mSATA FAQ: A Basic Primer

Discussion in 'Lenovo' started by LoneWolf15, May 1, 2011.

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  1. dtp7

    dtp7 Notebook Enthusiast

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    For those of you who installed the factory image on an SSD (specifically the Intel 310 on an X220, but I assume this should hold true across the board), were you able to use UEFI or did it have to be installed with legacy BIOS? If it's legacy only, has anyone done a comparison of performance/heat/battery life for clean UEFI install vs restore disk install?
     
  2. Greenform

    Greenform Notebook Enthusiast

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    Mazzmond,
    Thanks for your useful comparison. Would you mind sharing your boot ime comparing between these 2 setting you have on MSata?

     
  3. gat0rjay

    gat0rjay Notebook Enthusiast

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    I have a couple quick questions if anyone can answer them. I have an E420s on order, and was considering putting in an mSATA drive. I was also planning on upgrading the W7 Premium (which came standard) to W7 Professional (for which I already have an unused retail upgrade license).

    ...All of my questions are directly related to the "Lenovo Enhanced Experience" stuff. If I upgrade W7 Prem to Pro, will all of the EE stuff remain intact? And secondly, if I do a clean install on the mSATA (or OEM HDD for that matter), is there any way to regain the EE settings (perhaps through installing ThinkVantage)?

    Thanks in advance for any advice.
     
  4. LoneWolf15

    LoneWolf15 The Chairman

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    Lenovo has not been very clear about what constitutes Enhanced Experience 2.0. For that reason, I eventually decided it wasn't that important; if I can't replicate something on a clean install, then I probably don't want it.

    Installing the mSATA card and putting Windows 7 on it, followed by the RapidBoot driver makes things plenty fast. I wouldn't be too concerned about EE 2.0. If it were me, I would just create the Recovery media, remove your hard drive, install the mSATA card, and then do a clean instal with your Win7 Pro upgrade media.
     
  5. khaledseif

    khaledseif Notebook Evangelist

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    Is it really worth to get this mSATA or save the money for the next laptop?
     
  6. LoneWolf15

    LoneWolf15 The Chairman

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    That is something only you can decide.

    For the record, I've been a bit of a curmudgeon on SSDs to date. My desktop machine has none, and instead has a WD Velociraptor 600GB boot drive. My reasoning is partly because of the high cost-per-gigabyte of SSDs; it has also been due to my desire for storage with a long life. I also needed at least a 256GB SSD to make a useful boot drive for my desktop system, and those are cost-prohibitive.

    I got an mSATA SSD for my laptop, though I didn't absolutely need to. However, even the fastest laptop hard drives are not as fast as desktop ones. Lenovo adding the mSATA slot gave me a convenient way to have a very fast boot drive with quick application load times, and still have a second mechanical drive for storage. Wake from sleep or hibernate is also much faster, and shutdown time is quicker too. A mechanical hard drive is generally the slowest component in any laptop --adding an SSD as a boot drive removes this bottleneck.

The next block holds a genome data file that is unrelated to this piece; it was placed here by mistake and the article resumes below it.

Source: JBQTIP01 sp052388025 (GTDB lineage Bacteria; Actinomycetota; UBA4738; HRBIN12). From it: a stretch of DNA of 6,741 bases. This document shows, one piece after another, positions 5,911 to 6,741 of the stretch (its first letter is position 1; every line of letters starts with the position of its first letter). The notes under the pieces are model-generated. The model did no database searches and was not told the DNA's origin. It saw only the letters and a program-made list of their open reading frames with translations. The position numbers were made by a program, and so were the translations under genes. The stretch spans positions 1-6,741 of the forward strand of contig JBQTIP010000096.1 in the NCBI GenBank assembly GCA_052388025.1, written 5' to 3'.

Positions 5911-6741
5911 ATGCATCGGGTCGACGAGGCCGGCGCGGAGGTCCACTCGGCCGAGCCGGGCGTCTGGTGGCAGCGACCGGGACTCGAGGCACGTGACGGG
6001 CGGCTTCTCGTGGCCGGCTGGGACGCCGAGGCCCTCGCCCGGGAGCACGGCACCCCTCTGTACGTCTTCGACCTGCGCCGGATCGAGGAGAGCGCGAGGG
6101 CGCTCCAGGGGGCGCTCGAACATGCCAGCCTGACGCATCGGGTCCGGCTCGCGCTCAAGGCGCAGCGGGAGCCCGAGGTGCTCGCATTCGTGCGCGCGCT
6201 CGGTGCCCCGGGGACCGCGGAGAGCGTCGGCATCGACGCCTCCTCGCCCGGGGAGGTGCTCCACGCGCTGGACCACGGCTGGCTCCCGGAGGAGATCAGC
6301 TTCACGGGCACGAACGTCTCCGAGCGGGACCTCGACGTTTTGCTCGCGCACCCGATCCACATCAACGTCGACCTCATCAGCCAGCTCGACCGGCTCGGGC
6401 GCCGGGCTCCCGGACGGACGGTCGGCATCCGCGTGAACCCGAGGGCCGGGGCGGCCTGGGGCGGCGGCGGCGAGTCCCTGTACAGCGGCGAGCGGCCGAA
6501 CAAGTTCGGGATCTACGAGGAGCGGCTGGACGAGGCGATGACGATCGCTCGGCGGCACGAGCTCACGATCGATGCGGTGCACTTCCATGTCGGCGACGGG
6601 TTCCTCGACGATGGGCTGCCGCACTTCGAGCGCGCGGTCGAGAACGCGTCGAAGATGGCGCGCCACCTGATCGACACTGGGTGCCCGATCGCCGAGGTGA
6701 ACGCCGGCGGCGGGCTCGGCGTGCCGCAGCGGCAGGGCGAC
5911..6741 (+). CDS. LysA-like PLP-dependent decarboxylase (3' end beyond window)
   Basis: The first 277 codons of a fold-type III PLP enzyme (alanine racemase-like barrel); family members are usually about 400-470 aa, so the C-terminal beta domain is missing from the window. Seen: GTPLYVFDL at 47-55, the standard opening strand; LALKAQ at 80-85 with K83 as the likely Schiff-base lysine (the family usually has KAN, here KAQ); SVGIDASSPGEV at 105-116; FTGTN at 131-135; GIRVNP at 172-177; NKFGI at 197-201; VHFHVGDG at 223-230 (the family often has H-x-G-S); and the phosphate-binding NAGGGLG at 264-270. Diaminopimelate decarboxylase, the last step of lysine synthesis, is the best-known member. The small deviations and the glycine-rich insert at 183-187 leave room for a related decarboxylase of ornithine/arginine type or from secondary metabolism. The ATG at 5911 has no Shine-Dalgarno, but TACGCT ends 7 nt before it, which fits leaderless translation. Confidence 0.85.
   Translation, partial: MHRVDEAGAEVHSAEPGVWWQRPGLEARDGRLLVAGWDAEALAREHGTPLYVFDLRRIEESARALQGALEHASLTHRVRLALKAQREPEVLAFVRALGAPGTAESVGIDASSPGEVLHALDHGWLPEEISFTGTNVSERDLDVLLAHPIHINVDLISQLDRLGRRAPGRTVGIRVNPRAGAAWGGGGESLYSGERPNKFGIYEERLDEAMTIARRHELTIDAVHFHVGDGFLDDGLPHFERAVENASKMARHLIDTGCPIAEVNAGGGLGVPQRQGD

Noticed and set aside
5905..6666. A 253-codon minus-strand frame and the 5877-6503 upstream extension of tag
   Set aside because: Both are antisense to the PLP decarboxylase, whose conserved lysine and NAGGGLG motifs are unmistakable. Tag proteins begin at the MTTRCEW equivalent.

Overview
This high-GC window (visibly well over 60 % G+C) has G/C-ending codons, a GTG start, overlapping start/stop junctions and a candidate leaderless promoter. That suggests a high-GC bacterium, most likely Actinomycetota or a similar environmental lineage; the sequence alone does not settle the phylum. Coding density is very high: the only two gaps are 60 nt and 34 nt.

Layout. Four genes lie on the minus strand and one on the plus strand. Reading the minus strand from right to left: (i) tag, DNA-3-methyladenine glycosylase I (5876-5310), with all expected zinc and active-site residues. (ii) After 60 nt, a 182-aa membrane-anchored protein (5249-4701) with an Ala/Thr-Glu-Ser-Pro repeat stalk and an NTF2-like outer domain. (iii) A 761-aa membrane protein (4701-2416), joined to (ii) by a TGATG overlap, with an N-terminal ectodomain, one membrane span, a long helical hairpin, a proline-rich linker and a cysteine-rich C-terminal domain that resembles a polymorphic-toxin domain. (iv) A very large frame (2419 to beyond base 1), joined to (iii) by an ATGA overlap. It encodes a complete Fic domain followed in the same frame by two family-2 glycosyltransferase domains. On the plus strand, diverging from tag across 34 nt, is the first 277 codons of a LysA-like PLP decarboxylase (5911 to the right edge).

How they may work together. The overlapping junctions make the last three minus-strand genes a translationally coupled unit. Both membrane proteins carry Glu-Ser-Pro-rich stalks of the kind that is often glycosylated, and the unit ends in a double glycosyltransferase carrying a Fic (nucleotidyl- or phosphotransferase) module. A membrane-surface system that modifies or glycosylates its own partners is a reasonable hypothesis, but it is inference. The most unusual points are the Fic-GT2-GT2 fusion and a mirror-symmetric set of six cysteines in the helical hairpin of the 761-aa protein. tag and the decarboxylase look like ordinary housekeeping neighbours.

I'm glad I made the investment, but it probably isn't a must-have for most people. You always have the option to wait to purchase an mSATA SSD, and see if the price on them drops.
     
  7. khaledseif

    khaledseif Notebook Evangelist

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    Thanks for the reply, rather than the fast boot and hibernation, is there a significant improve for the normal operation.
     
  8. ferganer80

    ferganer80 Notebook Consultant

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    On the other hand, you can only tell if the "UEFI Only" yields any advantage in terms of boot time if you have the same reference point (again, that ubiquitous need for the counterfactual :)). That is, only if you compare "Clean Install + UEFI Only" vs. "Clean Install + BIOS" on the same machine.

    Does anyone have time to waste to perform such an experiment?
     
  9. LoneWolf15

    LoneWolf15 The Chairman

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    Any applications installed to the SSD will have significantly faster load times.

    I have all of my documents, temp files, browser caches, etc. on my mechanical hard drive to reduce writes to the SSD. Even so, loading documents is faster, as is browsing, since the application files are on the SSD.

    Also, when running off the SSD, a system is quieter, since it isn't always spinning up the hard drive.

    If you're still unsure and money is tight, a 7200rpm hard drive isn't a bad way to go. It just isn't as fast.
     
  10. zygomatic

    zygomatic Notebook Guru

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    Just to throw my 2 cents in, I also have an x220 with an aftermarket 80gb intel 310 SSD as the boot drive. The SSD makes the system feel much more responsive. A 2.5" SSD would be faster, but then you'd lose out on the cheap storage from the conventional HD. It all comes down to your budget and storage needs.

    I posted my experiences here.
     
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